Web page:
Investor doubts hold back Russian oil powerhouse

The Star

The Russian oil company Surgutneftegaz owns refineries and gas stations, sells a valuable product and makes a profit. But it sometimes fails another test of the capitalist world.

The company is valued by the Russian stock market at even less than its cash and easily sold assets. That astonishing fact suggests that investors see no real value in the business.

Surgut, as it is known for short, is Russia’s fourth-largest oil company after Rosneft, Lukoil and TNK-BP. Its sprawling oil fields, pipelines and drilling rigs should be highly valued in the investment arena. It pumps 1.1 million barrels of oil a day. So the struggle to raise its stock value in the eyes of portfolio managers, while more extreme than many of its Russian peers, is emblematic of investors’ broad lack of confidence in the country’s economy. Outsiders view Russia’s companies, however cash-rich, with an incredible degree of skepticism.

Shares in Surgut have fallen in recent weeks to a level where the market value of about $28.5 billion (U.S.) for its common shares on the Russian Micex stock exchange is now lower than the $31.4 billion in cash and liquid assets on its balance sheet, according to Troika Dialog bank in Moscow.

“It’s an illogical valuation,” Chris Weafer, the chief strategist at Troika Dialog brokerage in Moscow, wrote in a research note last week about the company.

The Russian market this spring fell faster than others of the BRIC countries of Brazil, Russia, India and China and since mid-March is down 18.8 per cent. Global oil prices have slumped, reducing expected earnings.

But even taking earnings into account, investors take a dim view of Russian equities. The Russian stock exchange now trades at an average price to estimated earnings ratio of 4.28, compared with the MSCI Emerging-Markets Index average.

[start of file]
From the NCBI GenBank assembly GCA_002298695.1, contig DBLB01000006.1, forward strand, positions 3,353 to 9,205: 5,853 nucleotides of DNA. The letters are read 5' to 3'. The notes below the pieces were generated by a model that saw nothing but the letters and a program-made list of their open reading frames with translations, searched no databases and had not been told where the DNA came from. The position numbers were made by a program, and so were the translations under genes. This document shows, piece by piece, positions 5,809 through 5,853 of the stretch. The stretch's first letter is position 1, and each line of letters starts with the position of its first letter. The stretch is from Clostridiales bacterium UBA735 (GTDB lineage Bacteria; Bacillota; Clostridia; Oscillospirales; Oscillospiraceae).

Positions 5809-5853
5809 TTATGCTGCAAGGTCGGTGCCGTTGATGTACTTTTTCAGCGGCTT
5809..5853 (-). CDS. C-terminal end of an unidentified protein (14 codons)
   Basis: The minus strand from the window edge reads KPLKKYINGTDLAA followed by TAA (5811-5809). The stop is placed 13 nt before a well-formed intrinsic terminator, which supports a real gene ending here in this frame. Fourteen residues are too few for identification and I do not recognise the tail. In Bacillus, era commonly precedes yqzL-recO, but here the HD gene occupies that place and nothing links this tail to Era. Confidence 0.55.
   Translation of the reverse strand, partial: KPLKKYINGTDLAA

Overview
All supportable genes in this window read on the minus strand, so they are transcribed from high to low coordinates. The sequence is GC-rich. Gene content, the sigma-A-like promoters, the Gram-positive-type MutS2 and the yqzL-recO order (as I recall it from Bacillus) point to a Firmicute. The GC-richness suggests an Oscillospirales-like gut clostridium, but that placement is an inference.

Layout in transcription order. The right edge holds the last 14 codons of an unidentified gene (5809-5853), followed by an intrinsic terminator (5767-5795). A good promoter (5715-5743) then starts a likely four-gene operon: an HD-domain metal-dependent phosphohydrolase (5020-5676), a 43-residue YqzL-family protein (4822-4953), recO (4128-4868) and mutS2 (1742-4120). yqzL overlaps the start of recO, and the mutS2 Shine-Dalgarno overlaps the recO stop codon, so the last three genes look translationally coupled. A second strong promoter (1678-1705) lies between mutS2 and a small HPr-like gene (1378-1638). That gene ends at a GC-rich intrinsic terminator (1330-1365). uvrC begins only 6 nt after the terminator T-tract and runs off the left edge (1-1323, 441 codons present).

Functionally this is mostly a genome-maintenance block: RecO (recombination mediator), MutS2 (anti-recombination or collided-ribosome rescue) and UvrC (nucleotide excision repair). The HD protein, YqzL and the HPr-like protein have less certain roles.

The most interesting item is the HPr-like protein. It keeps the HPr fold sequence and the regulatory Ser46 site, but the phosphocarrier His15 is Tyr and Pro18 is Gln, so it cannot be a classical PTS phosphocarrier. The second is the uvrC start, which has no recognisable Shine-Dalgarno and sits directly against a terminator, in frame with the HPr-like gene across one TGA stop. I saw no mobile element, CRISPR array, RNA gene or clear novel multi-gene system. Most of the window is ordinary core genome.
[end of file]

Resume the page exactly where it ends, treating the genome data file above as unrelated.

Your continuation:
It is a glum statistic for Russia, particularly as President Vladimir V. Putin is planning a wide-ranging sale of state assets to raise money for increased military and social spending promised during his campaign. The price-to-earnings ratio comparison means that, statistically, a company that mines gold or pumps oil in Russia is worth less than half as much as a company that extracts the same amount of gold or oil just as efficiently in Brazil or Indonesia.

For all the value in the Russian economy, this wealthy industrial superpower cannot convince investors that it is safe place to put money – even an oil company is a hard sell.

Surgut shares trade in Moscow and on the over-the-counter market in New York. The company has not reported results to international standards since 2002, though a new law intended to make Russia more investor-friendly will require it to do so next year.

The company is so opaque that investors did not even know it had financed the construction of a submarine base in Siberia for the Russian navy.

The disclosure did little to dispel rumors that the company is at least, in part, a slush fund for the Kremlin, though a publicly listed one.

The company declined to make an executive available to discuss the expenditure, or answer written questions.

Putin wrote in an article published during his election campaign that, in 2002, Surgut and another oil company helped retool the Petropavlovsk-Kamchatsky-50 nuclear submarine base for a new class of missile submarines known as the Borei, or North Wind. “We had to ask private companies for help,” Putin wrote in the article published in Rossiiskaya Gazeta, the state newspaper. “I would like to thank them for that.”